SAH Archipedia uses terms from the Getty Art and Architecture Thesaurus (AAT) to categorize and classify metadata for the entries in the database. For more information on the Getty AAT, click here.

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trinity houses
Small 18th- and 19th-century Philadelphia row houses generally comprised of one room per floor for three floors.

triumphal arches (memorial arches)
Monumental structures containing at least one arched passageway and erected to honor an important person or to commemorate a significant event, particularly a victory in war. The basic form consisted of two piers connected by an arch, over which was placed a superstructure that served as a base for statues and bore commemorative inscriptions. Triumphal arches generally spanned a roadway used for triumphal processions. They are associated with ancient Roman architecture, however, they possibly developed elsewhere or from the Porta Triumphalis, which was a gate in Rome through which the victorious Roman army had to pass before entering the sacred city territory of Rome. "Arco onorario destinato a commemorare una vittoria militare. Nelle basiliche cristiane indica l'arco che divide la navata dal transetto o dal presbiterio."

trophies (war monuments)
Monuments erected as permanent reminders of military victories, usually containing images of the spoils of battle and often set up in the land of the vanquished. The design of these monuments was derived from the piles of arms and armor collected and displayed after Greek and Roman military victories. For the actual objects taken as spoils in war or hunting, or awarded as prizes for victory in contests, use "trophies (objects)."

truck routes
Roads or systems of roads reserved for trucks and other large vehicles; intended to avoid interference to and from local traffic and to improve road safety.

truck stops
Establishments, typically found in the United States, which provide refreshment, fuel, and services for truck-drivers and their vehichles.

truss arch bridges
Bridges having load-bearing superstructures employing both trusses and arches.

truss bridges
Bridges that employ trusses, which are structural members comprising straight pieces of metal or timber forming a series of triangles lying in a single plane, thus making the structure unlikely to be distorted by stress. Wooden truss bridges, in the form of covered bridges, were common in the United States from the 1870s to the 1930s; carefully fitted timbers were combined with iron rods for tension. Later, railroad bridges and other bridges were constructed of cast iron and wrought iron, which were eventually succeeded by steel in truss bridges.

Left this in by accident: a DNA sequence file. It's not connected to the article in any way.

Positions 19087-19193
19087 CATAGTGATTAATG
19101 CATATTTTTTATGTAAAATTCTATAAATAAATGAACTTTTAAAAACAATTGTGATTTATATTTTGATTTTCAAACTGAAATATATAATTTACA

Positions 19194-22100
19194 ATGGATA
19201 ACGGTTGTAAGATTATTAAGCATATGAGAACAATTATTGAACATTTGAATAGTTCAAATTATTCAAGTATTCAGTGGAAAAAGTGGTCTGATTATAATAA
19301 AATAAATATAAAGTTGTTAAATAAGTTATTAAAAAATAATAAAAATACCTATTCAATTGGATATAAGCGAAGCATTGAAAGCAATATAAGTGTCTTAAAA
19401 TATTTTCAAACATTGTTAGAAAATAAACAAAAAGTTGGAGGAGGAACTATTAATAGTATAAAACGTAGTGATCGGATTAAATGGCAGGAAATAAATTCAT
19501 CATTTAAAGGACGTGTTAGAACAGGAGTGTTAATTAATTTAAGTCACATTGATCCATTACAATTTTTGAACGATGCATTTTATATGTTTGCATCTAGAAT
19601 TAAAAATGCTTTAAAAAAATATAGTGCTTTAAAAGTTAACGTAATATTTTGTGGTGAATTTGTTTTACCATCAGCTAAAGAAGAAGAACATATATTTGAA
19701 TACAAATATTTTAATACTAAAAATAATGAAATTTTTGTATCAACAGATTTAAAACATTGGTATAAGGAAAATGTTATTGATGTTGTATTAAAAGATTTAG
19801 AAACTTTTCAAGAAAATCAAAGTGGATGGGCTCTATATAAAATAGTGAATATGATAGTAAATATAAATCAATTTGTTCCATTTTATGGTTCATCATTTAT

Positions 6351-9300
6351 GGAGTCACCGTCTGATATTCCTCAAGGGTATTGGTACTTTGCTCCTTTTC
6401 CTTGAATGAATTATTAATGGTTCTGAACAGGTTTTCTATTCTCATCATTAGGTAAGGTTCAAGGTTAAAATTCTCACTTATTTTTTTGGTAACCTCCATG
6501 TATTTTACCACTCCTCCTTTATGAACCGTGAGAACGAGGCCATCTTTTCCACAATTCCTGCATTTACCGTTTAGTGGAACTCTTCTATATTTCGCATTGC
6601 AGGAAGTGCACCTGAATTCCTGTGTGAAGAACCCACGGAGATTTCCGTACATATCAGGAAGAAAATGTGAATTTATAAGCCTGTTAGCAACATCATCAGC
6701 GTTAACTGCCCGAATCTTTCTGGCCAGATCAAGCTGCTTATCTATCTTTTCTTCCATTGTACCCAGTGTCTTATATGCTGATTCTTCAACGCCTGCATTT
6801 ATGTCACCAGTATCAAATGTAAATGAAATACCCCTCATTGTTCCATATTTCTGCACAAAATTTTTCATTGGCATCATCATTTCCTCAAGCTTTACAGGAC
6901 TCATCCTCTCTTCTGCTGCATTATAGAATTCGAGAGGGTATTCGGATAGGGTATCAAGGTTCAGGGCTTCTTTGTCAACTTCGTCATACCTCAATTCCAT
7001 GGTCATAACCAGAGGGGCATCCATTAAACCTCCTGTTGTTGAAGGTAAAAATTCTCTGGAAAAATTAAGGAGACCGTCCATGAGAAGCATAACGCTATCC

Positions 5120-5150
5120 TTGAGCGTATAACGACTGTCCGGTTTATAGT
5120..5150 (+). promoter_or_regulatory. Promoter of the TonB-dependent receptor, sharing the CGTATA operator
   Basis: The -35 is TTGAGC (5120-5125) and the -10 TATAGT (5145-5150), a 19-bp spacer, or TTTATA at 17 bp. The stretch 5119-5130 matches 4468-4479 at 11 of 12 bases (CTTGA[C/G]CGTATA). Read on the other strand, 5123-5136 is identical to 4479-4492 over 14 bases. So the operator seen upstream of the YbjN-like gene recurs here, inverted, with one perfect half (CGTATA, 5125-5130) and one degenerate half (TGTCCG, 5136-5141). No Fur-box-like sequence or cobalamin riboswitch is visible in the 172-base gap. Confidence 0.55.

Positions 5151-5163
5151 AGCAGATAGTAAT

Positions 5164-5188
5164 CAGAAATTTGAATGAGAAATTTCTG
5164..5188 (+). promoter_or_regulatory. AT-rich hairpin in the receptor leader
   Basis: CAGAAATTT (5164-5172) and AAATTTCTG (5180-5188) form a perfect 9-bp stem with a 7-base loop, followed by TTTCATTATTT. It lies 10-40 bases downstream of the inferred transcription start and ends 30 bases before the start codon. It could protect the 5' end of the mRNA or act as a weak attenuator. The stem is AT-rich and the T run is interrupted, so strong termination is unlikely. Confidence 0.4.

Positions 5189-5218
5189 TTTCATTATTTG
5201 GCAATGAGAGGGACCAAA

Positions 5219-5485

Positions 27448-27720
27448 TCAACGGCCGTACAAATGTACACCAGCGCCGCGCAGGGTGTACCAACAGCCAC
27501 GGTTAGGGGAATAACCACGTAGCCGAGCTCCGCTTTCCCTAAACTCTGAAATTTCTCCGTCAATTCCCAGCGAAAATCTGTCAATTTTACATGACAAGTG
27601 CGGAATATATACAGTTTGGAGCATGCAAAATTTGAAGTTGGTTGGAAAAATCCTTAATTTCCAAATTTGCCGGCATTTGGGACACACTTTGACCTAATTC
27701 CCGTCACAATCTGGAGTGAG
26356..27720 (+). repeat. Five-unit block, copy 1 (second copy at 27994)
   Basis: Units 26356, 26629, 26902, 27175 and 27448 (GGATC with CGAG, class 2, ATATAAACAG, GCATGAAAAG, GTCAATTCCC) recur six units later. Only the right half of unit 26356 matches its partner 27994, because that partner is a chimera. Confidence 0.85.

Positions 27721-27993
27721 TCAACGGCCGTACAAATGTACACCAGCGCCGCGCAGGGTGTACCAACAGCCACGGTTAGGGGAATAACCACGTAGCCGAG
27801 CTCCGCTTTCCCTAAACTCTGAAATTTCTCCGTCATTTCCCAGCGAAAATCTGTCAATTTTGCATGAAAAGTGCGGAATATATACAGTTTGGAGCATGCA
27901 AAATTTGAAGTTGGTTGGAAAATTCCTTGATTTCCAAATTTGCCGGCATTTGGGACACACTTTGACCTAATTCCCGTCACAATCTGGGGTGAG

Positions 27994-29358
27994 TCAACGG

truss bridges
Bridges that employ trusses, which are structural members comprising straight pieces of metal or timber forming a series of triangles lying in a single plane, thus making the structure unlikely to be distorted by stress. Wooden truss bridges, in the form of covered bridges, were common in the United States from the 1870s to the 1930s; carefully fitted timbers were combined with iron rods for tension. Later, railroad bridges and other bridges were constructed of cast iron and wrought iron, which were eventually succeeded by steel in truss bridges.

trusses (structural elements)
In engineering, structural members such as beams, bars, or rods, usually fabricated from straight pieces of metal or timber, that form a series of triangles lying in a single plane; based on the principle that a triangle cannot be easily distorted by stress. Trusses were probably first used in primitive lake dwellings during the early Bronze Age, about 2500 BCE. The first trusses were built of timber. The Greeks used trusses extensively in roofing; trusses were used for various construction purposes in the European Middle Ages. A major impetus to truss design came in the development of covered bridges in the United States in the early 19th century. Cast iron and wrought iron were succeeded by steel for railroad truss bridges. Trusses are also used extensively in machinery, such as cranes.

Areas of treeless, rolling terrain found in polar or alpine regions, typically covered with bare ground, rock, or such vegetation as mosses, lichens, and small shrubs.

Subterranean passages, particularly roadways excavated under ground, under a hill or mountain, or beneath the bed of a river to allow passage of vehicles, trains, pedestrians, or animals.

Turkish baths
Buildings in which bathers pass through a succession of steam rooms of increasing temperature followed by spaces for rubdowns and massages. For Islamic public baths, use "hammams."